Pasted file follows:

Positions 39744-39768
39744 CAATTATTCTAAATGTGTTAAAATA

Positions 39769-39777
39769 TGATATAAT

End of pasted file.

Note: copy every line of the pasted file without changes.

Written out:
Positions 39744-39768
39744 CAATTATTCTAAATGTGTTAAAATA

Positions 39769-39777
39769 TGATATAAT